T.E.R:R.A.I.N - Taranaki Educational Resource: Research, Analysis and Information Network


Tunnelweb spider (Banded) Hexathele hochstetteri .

Kingdom: Animalia
Phylum: Arthropoda 
Order: Araneae 
Suborder: Mygalomorphae 
Infraorder: Tuberculotae 
Family: Hexathelidae 
Genus: Hexathele 
Species: H. hochstetteri 
Binomial name: Hexathele hochstetteri
Common name: Banded Tunnel Web

A large, bulky and a very fast New Zealand spider with a body length 25 mm. This spider is endemic to northern New Zealand. It is distinguishable by its chevron design on its abdomen. Tunnelweb species are also identified how they bite, they will press down with their fangs rather than pinch them together laterally.
It forms a silk-lined tunnel usually under the loose bark of fallen trees or in any suitable hole. Threads of silk extend from the entrance of the tunnel to act as trip lines. They capture insects that knock into the trip lines. They eat any insects, including large ground beetles. Despite its impressive size, it is shy, and there are no records of these spiders causing bite problems in humans.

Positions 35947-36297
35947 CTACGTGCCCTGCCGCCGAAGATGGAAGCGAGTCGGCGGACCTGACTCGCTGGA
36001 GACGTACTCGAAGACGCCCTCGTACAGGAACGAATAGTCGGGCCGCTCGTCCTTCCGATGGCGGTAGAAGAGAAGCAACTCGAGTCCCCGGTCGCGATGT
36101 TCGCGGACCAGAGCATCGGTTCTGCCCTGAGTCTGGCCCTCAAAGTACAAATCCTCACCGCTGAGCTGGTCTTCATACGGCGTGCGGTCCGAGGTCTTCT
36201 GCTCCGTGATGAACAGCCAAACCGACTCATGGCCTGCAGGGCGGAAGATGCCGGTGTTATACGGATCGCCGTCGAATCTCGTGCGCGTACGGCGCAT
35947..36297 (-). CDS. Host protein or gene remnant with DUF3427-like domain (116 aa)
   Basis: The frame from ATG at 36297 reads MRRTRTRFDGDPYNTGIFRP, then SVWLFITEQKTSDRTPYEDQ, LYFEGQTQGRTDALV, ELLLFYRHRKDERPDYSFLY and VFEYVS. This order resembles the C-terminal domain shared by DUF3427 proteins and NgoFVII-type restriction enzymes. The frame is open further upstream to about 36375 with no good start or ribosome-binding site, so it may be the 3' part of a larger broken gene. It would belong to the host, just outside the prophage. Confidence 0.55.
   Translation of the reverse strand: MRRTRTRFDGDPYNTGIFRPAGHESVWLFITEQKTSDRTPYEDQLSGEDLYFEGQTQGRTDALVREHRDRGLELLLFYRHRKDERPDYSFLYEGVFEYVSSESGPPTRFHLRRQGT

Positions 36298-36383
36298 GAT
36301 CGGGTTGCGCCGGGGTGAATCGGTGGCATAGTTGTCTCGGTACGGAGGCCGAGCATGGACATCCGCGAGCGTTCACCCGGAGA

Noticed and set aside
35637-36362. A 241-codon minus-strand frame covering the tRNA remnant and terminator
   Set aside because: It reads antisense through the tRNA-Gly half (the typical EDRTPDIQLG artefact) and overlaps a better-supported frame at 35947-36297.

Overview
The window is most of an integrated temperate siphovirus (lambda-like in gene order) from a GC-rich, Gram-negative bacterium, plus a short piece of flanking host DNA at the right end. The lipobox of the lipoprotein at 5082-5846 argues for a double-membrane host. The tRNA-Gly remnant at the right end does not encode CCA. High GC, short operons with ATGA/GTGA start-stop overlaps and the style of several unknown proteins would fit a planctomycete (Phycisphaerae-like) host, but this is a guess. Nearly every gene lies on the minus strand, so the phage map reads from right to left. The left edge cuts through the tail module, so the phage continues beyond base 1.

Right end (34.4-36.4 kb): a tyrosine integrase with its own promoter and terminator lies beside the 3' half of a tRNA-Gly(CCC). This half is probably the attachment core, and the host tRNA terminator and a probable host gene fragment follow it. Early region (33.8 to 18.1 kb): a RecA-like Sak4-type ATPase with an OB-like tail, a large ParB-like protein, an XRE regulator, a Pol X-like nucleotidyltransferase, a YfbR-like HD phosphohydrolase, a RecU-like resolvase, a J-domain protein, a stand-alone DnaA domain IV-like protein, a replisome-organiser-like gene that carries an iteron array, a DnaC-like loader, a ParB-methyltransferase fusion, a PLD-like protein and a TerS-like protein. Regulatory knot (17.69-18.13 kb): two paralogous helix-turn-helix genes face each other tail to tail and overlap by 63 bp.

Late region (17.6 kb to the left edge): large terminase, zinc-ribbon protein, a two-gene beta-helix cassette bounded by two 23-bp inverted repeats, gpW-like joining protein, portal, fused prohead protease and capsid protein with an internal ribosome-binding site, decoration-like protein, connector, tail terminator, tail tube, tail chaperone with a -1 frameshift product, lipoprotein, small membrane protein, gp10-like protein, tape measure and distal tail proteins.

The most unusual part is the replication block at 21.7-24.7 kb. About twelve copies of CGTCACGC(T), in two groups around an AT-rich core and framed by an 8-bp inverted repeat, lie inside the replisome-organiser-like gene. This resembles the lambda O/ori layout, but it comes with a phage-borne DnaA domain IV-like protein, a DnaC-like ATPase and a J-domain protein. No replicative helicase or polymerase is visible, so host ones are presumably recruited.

Male spider.


A female, the palps are thinner than males palps.




Female


A female spider in a defensive position.
  
A young spider, not fully grown hunting slaters.






Close up of a male Hexathele hochstetteri head showing fangs and palps. The palps in the front are used for sensory purposes. In the male the palps are modified for putting sperm into the epigyne of the female, that is situated on the underside of the abdomen. The jaws are located below the eyes and are called chelicera. The piercing parts of these jaws are the fangs that deliver the venom via a small hole at its tip.  

The underside of a male.


A tunnel web of Hexathele hochstetteri spun under a wooden plank.  The spider (the dark image near the centre) can just be seen lurking inside with a victim of his trap (left end of the tunnel).
 

Thanks to Wikipedia for text and Information: http://creativecommons.org/licenses/by-sa/3.0/